The show opens with the Earl Hooker composition, You Got To Lose. This 1969 blues potboiler has been updated in just the right way. The original riff is there with some neat pedal board work added in the intro and with a B3 backing, it ticks all the boxes. The solo is carefully pitched and played to give the song the Lumsden stamp, but maintain the feel. Further On Up the Road, best known via the Clapton version is closer to the original than Eric’s and is pure, unadulterated Rhythm and Blues. Trading vocals and guitar solos with Bill Evans gives it a bounce that is as much fun as it is infectious. You’re Ruining My Bad Reputation uses, I think, the ZZ Hill take on this as the base, and gives it a brilliant update courtesy of Wayne Carter’s approach on the vocals. It also has some seriously slinky slide that this particular guitar geek adores; the solo is very good indeed. Jeff Beck’s mastery of all things guitar makes any cover version of his work either courageous or foolhardy. On Brush With The Blues, Lumsden and his friends put in a more than credible attempt. Interestingly, and even more bravely, it is a live recording and cannot hide behind multi-tracking or studio trickery. The Beck trademark whammy bar and volume control style is followed and adapted and the end result is a very entertaining instrumental. No, it is not as good as the original, but it is still a great listen. What’s the Matter With the Mill is one of my favourite Memphis Minnie songs and it gets a fine update here whilst retaining her vigour and Reggie Britton’s vocals fit well with the original. The piano solo is the right side of ‘plinky’ and adds to the fun; the harp works too and the guitar solo is inspired. Raised Me Right features Mary Jo Curry as co-writer and vocalist. (Her eponymous album is well worth a listen too, particularly the brilliant Smellin’). This has a gloriously dirty slide backing to Mary Jo’s lovely vocals as the almost swampy blues pour forth. The solo over a simple and effective snare pattern is slide as it should be. On Bended Knee was written by the harp player Steve Mehlberg who sings and plays on this funky dance track. Unsurprisingly, his harp playing takes centre stage for what is ultimately a fun but inessential song. Thrill Is Gone was a BB King staple, and in David’s hands, it is treated to a fairly faithful version. It is a strong song anyway and it is handled admirably by Wayne Carter on vocals as he pays due respect and interprets it well. The guitar solo is cleverly empathetic while putting some brilliant nuances into it. Cut You Loose is probably best known from the James Cotton version and again features Mehlberg. This track has received a curious treatment in the way that the Good Morning Little Schoolgirl riff has been blended with the, albeit similar, original riff to make it a nearly new and unctuous version which sounds great. Rollin’ And Tumblin’ have been covered by umpteen artists since the original in 1929 but is perhaps best remembered for the Muddy Waters cover. Lumsden gives it a great makeover, with a superb guitar intro before that familiar riff cuts in. Treated as an instrumental with the guitar speaking the words and played so that each string really does sing. The bass and drums are pitched just right too and make this a brilliant update; a truly novel and entertaining way to take a classic and breathe new life into it. Georgia On My Mind was most successful with Ray Charles (and most tortured at Long Beach in 1976!) and, to be honest, it was never a favourite even before ’76, so although this is a proficient reading; it’s well sung and the piano and guitar is in keeping with the original, it falls out of context with the true blues elsewhere on the album. Rain Song is another brave move, as Page/Plant devotees aren’t known for their tolerance but this instrumental reading is well thought out as Andon Davis puts in the slide work over an acoustic guitar tuned to perfection. Key produced strings inject atmosphere but Andon is the star here as the song that begat it fades into the background.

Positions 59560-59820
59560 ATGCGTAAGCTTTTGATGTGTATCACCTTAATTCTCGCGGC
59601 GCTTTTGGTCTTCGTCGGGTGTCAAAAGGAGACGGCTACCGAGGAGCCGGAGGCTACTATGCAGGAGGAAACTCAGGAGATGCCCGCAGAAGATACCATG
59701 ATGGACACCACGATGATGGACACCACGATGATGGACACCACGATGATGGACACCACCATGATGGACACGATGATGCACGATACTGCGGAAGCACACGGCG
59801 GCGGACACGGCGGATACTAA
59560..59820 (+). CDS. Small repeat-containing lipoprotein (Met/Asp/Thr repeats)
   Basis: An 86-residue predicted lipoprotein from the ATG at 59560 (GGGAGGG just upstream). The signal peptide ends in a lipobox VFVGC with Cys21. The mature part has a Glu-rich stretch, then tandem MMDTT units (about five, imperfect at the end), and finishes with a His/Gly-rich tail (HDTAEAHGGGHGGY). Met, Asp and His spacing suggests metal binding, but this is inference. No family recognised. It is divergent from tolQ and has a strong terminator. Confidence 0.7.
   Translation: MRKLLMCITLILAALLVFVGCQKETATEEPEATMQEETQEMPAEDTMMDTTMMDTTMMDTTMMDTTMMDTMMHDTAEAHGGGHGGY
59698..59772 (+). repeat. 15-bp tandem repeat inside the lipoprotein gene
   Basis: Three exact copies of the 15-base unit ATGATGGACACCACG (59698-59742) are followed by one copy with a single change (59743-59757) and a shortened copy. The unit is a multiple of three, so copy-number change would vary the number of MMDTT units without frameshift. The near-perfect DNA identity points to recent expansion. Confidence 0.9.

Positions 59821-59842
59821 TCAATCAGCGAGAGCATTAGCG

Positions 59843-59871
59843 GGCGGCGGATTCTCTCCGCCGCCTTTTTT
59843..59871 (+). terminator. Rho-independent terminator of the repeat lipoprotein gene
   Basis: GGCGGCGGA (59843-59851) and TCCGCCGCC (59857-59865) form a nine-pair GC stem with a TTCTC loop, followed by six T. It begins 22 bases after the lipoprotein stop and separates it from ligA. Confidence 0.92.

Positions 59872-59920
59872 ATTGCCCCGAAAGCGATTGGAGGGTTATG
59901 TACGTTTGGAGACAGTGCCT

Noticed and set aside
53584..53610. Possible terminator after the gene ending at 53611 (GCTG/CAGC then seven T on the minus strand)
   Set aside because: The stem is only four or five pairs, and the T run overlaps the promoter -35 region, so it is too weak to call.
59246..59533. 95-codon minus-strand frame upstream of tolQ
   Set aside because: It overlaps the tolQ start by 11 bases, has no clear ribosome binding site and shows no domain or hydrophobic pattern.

This is a really enjoyable album with some fascinating and very good interpretation of classic blues. Although many try this approach, not that many succeed but David Lumsden and friends have made those classics different enough to be worth listening to as often as their progenitors. With class renditions of such unlikely songs as Brush With The Blues and …The Mill, this deserves a listen. Georgia remains a misstep in my personal view, but if you like that song, then there is nothing to dislike at all. If David would like to do another similar album, I can think of a multitude of tracks I’d like to hear him interpret.